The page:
Adenoids and Tonsils

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Home Care after Tonsillectomy - Adult

Tonsillectomy is a safe and effective surgical procedure that will provide you with lasting benefits. The suggestions below should help with a rapid recovery.

Drink at least 4 to 6 eight-ounce glasses of liquid daily (Gatorade, fruit punch and non-citrus juices) to prevent dehydration. Within 1-2 days, add cold and soothing foods (ices, ice-cream, frozen yogurt, Jell-O). As you feel better, add soft bland items that are easy to chew and swallow (pasta, puddings, mashed potatoes, tuna or chicken salad, macaroni and cheese). Avoid foods that are sharp, hot, or spicy. Lollipops and hard candies may be sucked, not chewed.

There are no strict rules for activity after surgery other than to avoid contact sports or heavy exertion for about 2 weeks. Work can be resumed after one week for nearly all patients. You should get out of bed frequently and
return to normal activity as soon as possible.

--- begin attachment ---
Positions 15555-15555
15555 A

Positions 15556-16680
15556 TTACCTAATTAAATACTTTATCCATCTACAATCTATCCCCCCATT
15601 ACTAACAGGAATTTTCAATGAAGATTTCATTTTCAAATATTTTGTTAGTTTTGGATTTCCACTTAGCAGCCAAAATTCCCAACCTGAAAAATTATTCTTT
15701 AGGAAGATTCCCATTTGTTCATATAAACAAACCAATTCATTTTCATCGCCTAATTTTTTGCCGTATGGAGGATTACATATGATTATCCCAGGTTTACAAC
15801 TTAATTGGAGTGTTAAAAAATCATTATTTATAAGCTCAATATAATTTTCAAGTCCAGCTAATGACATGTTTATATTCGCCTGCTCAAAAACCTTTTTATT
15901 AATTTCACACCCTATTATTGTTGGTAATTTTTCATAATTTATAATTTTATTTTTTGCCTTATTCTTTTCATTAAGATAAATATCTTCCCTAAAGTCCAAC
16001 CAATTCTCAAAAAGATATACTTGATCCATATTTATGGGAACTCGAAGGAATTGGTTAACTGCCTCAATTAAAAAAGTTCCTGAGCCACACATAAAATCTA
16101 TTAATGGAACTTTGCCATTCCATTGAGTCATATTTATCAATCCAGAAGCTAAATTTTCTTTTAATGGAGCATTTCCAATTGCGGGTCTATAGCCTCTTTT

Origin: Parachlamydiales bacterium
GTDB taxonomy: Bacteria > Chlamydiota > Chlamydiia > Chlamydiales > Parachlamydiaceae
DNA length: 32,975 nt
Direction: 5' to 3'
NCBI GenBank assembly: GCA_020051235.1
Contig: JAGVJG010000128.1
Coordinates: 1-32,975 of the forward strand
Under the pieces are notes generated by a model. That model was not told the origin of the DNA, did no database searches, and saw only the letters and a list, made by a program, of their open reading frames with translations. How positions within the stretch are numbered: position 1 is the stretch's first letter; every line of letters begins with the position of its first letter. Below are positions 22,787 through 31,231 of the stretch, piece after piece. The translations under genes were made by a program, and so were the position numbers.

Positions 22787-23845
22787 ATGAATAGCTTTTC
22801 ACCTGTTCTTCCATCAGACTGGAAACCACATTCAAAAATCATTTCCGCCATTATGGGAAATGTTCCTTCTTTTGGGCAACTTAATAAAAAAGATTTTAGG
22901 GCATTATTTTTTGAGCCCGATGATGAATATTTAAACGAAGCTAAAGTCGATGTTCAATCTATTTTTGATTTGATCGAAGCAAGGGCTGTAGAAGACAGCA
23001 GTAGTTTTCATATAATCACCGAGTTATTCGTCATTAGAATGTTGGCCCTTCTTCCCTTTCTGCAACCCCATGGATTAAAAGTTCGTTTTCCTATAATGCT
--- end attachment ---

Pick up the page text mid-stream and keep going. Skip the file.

There's no doubt about it: tonsillectomy does not top the list of ways to have fun. You may be in severe pain. You can, however, minimize your discomfort by:

  • Adequate food and liquid intake.
  • Making sure to take all of the prescribed antibiotic.
  • Chewing your favorite gum (it exercises the jaw muscles and lubricates the throat with saliva).

Acetaminophen (Tylenol) can be used liberally, but ibuprofen products (Motrin, Advil) should be avoided for 24 hours after surgery because they can increase the chance of bleeding. These may be added for pain control 24 hours after surgery if needed.

Some Things Not to Worry About
A hoarse or abnormal voice may occur for several days from the anesthesia tube and from a temporary stiffness of the palate. Vomiting may occur for up to 24 hours. Snoring may persist for 1-2 weeks because of temporary swelling around the tonsils. Ear pain may occur (the ears and tonsils share common nerves), but is temporary and requires no treatment. Fever up to 101 degrees, and bad breath are common for several days. A scab or crust will form in the throat and will absorb gradually within about 2 weeks.

When to Call the Doctor
• There is persistent or excessive bleeding (go right to the nearest emergency room if severe).
• You have inadequate food or beverage intake.
• Fever is 102 degrees or higher despite acetaminophen (Tylenol).
• You develop a severe stiff neck.
• Foul breath is persisting (without signs of improvement) after 3-4 days.
• You seem to be getting worse, not better as the days go by.

For Questions or Emergency Care
Call the office at 601-984-5160. You may need to speak with the doctor on-call.

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